Demagogues, Trade Wars and Deeper Fundamentals
Dear Rundown Reader,
Markets were up again yesterday.
Pre-market this morning Dow futures are up 240 points and Nasdaq Futures are up 46 points.
Oddly enough it wasn’t the big banks, who reported strong earnings, leading the way for stocks.
Last Friday we reported that Wall Street analysts expected big banking to shine post earnings.
But by the market’s close on Monday, JPMorgan, Citigroup, PNC, and Bank of America were all down 4% or more from last week’s highs.
As the bull nears the later stages of its run, it seems that Wall Street is looking at even deeper fundamentals than revenue, expenses and price to earnings ratios.
Could this be the case?
Or is the Street being overly defensive and not giving enough credence to a growing economy, strong employment and wage growth?
Your Rundown for Tuesday, April 17, 2018…
Deeper Fundamentals Driving Market Action
Stocks as a whole are up for the second day in a row and it appears that the correction we endured over the last two months may be over.
Adding to the positive momentum are strong Q1 earnings reports.
Despite strong earnings so far, many companies that reported took losses the next day.
The return to basic fundamentals appears to be muted in light of deeper analytics, and continued uncertainty in the geopolitical landscape.
As a result, the bull’s are playing defense, with many questioning if Wall Street’s expectations are still too optimistic.
According to Bloomberg: “Among 29 members of the S&P 500 that announced earnings through Friday, even those that beat analyst estimates saw shares trail in first-day reactions”
The muted action comes as a surprise to many. But a deeper look at the mix of political narrative and market data reveals telling truths.
According to Jim Paulsen, chief investment strategist at Leuthold Group, “the market is set up for lousy returns with valuations as stretched (as they are),” as reported in Bloomberg.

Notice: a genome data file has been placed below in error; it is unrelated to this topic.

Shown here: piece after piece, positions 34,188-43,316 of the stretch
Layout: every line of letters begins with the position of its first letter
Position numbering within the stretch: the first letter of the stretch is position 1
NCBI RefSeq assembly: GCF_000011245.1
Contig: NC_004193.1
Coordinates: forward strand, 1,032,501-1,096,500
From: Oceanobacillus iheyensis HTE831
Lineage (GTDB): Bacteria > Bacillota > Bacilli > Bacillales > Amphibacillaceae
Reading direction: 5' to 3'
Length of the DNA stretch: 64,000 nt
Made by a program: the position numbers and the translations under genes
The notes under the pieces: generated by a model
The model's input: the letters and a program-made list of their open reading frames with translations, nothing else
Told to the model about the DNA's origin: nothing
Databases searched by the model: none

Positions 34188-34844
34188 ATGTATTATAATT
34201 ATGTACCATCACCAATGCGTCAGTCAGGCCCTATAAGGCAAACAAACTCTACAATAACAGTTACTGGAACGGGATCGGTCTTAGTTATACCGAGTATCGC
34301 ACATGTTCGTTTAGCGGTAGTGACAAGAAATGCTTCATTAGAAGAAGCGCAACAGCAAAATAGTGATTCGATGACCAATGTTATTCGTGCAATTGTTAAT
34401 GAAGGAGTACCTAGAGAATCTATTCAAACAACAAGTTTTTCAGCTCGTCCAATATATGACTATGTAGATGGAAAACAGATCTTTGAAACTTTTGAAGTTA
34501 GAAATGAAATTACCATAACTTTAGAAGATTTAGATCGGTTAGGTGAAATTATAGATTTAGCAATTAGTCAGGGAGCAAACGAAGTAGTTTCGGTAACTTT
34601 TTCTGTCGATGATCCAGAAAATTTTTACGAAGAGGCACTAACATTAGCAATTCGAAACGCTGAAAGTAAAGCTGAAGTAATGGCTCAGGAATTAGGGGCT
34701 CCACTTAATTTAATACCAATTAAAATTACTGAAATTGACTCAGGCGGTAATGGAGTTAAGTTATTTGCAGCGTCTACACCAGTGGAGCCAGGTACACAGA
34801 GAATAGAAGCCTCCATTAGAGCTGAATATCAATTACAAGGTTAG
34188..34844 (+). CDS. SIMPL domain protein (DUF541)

Other concerns include anticipated rises in labor costs as the labor market approaches saturation.
And of course folks are still worried about the impact trade wars and political posturing over Syria will have on markets moving forward.
Speaking to the South China Morning Post, renowned economist Joseph Stiglitz called President Trump “a ‘demagogue’ whose China tariffs are punishing ordinary US citizens.”
Strong talk that makes for a good headline, but is it fair?
Maybe a little of column “A” and “B”.
No, because as many experts note, the costs associated with tariffs would be a lot more spread out than most think.
China may take less of our goods, but other markets will pick up the slack, including those right here in the U.S., offsetting the impact of tariffs.
Yes, because tariffs still hurt business.
A Politico report notes, “Chinese tariffs against U.S. commodities could hurt more than U.S. tariffs against Chinese goods: Our pork and soybeans are basically all-American, whereas a goodly portion of Chinese imports have parts from countries around the world sourced by American companies domiciled in the U.S..”
Which means if things escalate to an all out trade war we will have a tough time winning against China.
Hopefully it doesn’t come to that.
The bulls playing defense right now seem to have the right idea. Remain bullish, but prepare for the worst.
A defensive strategy makes a lot of sense given what we’re seeing in the markets.
After all, defense does win championships. And slow and steady growth is a good thing.
We got so used to banking explosive gains last year that we forgot that fact.
It’s time to reset our perspective and trade accordingly.
Now, turning to the markets this morning…
Market Rundown for Tues. April 17,
S&P 500 futures are up 13.25 at 2,695.
Oil’s flat at $66.26.
Gold’s down $5.20 to $1,345.
Bitcoin goes for $8,126 this morning, according to CoinDesk.
After a few days of sideways action Bitcoin may be testing a new support level. The rest of the week’s price action will be telling.
Will those who recouped losses over the past few days finally bail or buckle down for more?
Send your feedback and questions to TheRundownFeedback@SevenFigurePublishing.com.
We’ll talk again on Wednesday.
For the Rundown,